St Catherine's Hill camp and round barrows
Heritage Category: Scheduled Monument
List Entry Number: 1002366
Date first listed: 05-Feb-1951
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This copy shows the entry on 20-Nov-2018 at 08:21:36.
The building or site itself may lie within the boundary of more than one authority.
District: Christchurch (District Authority)
District: Christchurch (District Authority)
National Grid Reference: SZ 13657 95834, SZ 13711 96168, SZ 14194 95438, SZ 14331 95920, SZ 14396 95272, SZ 14437 95755, SZ 14513 95657, SZ 14530 95422, SZ 14613 95253
Round barrow cemetery, Roman camp, linear boundary and medieval chapel at St Catherine’s Hill, Christchurch.
Reasons for Designation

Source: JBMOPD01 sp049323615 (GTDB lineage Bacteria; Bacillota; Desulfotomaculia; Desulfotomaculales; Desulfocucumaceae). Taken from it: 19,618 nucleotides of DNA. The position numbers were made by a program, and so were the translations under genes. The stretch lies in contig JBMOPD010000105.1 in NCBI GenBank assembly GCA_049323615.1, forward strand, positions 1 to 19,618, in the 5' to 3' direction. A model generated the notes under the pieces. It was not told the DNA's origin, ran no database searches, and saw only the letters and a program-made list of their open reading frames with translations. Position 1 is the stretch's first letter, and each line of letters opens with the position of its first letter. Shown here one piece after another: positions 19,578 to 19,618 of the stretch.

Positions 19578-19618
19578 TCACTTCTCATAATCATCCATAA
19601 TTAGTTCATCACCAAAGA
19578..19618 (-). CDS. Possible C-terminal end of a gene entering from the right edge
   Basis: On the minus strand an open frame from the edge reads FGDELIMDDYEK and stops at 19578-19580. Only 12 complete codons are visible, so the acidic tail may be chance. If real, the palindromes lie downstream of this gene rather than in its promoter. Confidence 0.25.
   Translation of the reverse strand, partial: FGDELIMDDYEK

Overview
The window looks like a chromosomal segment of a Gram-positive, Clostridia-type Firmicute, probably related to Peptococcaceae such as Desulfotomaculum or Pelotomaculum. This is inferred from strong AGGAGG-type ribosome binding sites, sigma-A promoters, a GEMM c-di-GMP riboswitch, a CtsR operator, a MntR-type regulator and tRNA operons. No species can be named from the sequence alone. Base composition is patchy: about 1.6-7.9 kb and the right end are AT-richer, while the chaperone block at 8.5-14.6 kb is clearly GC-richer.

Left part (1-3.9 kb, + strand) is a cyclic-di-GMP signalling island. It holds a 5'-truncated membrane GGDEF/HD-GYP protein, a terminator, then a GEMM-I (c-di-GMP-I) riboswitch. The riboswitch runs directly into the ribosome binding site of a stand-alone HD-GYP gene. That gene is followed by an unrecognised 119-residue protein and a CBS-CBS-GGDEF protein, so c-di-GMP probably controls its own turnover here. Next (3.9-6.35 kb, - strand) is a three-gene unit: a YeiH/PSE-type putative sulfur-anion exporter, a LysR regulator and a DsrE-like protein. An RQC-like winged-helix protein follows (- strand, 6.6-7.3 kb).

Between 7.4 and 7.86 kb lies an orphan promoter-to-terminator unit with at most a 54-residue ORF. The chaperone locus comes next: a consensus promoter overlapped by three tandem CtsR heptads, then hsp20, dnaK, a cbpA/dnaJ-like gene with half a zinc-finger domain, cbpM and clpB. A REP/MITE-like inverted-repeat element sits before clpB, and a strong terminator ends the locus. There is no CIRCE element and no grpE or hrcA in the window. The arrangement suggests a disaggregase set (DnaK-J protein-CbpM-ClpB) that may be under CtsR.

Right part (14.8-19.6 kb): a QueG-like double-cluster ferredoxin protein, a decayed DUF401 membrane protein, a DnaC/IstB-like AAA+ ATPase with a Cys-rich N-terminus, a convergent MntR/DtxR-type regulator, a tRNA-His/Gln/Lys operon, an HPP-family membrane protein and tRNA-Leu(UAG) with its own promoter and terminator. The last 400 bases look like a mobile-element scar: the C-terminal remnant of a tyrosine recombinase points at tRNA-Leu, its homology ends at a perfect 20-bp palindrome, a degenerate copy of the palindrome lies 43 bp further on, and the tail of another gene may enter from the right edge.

Roman camps are rectangular or sub-rectangular enclosures which were constructed and used by Roman soldiers when out on campaign or as practice camps; most campaign camps were only temporary overnight bases and few were used for longer periods. They were bounded by a single earthen rampart and outer ditch and in plan are always straight-sided with rounded corners. Normally they have between one and four entrances, although as many as eleven have been recorded. Such entrances were usually centrally placed in the sides of the camp and were often protected by additional defensive outworks. Roman camps are found throughout much of England, although most known examples lie in the midlands and north. Around 140 examples have been identified and, as one of the various types of defensive enclosure built by the Roman Army, particularly in hostile upland and frontier areas, they provide an important insight into Roman military strategy and organisation. A medieval chapel is a building, usually rectangular, containing a range of furnishings and fittings appropriate for Christian worship in the pre-Reformation period. Around 4000 parochial chapels were built between the 12th and 17th centuries as subsidiary places of worship built for the convenience of parishioners who lived at a distance from the main parish church. Chantry chapels were built and maintained by endowment and were established for the singing of masses for the soul of the founder. Some chapels possessed burial grounds. Unlike parish churches, the majority of which remain in ecclesiastical use, chapels were often abandoned as their communities and supporting finances declined or disappeared. Many chantry chapels disappeared after the dissolution of their supporting communities in the 1540s. The sites of abandoned chapels are particularly important since they often were left largely undisturbed and thus retain important information about the nature and date of their use up to their abandonment. Bowl barrows, the most numerous form of round barrow, are funerary monuments dating from the Late Neolithic period to the Late Bronze Age, with most examples belonging to the period 2400-1500 BC. They were constructed as earthen or rubble mounds, sometimes ditched, which covered single or multiple burials. They occur either in isolation or grouped as cemeteries and often acted as a focus for burials in later periods. Often superficially similar, although differing widely in size, they exhibit regional variations in form and a diversity of burial practices. Often occupying prominent locations, they are a major historic element in the modern landscape and their considerable variation of form and longevity as a monument type provide important information on the diversity of beliefs and social organisations amongst early prehistoric communities. They are particularly representative of their period. Linear boundaries are substantial earthwork features comprising single or multiple ditches and banks which may extend over distances varying from less than 1km to over 10km. They survive as earthworks or as linear features visible as cropmarks on aerial photographs or as a combination of both. The evidence of excavation and study of associated monuments demonstrate that their construction spans the millennium from the Middle Bronze Age, although they may have been reused later. The scale of many linear boundaries has been taken to indicate that they were constructed by large social groups and were used to mark important boundaries in the landscape; their impressive scale displaying the corporate prestige of their builders. They would have been powerful symbols, often with religious associations, used to define and order the territorial holdings of those groups who constructed them. Linear earthworks are of considerable importance for the analysis of settlement and land use in the Bronze Age. The multi period landscape features of St Catherine’s Hill camp and round barrows bear witness to the continuing territorial, spiritual and strategic importance of the hill through time. Despite some partial excavation and quarrying the round barrow cemetery, Roman camp, linear boundary and medieval chapel at St Catherine’s Hill, Christchurch survive well and will contain archaeological and environmental relating to their construction, longevity, possible re-use, territorial and strategic significance, ritual, spiritual and funerary practices, adaptive re-use and overall landscape context.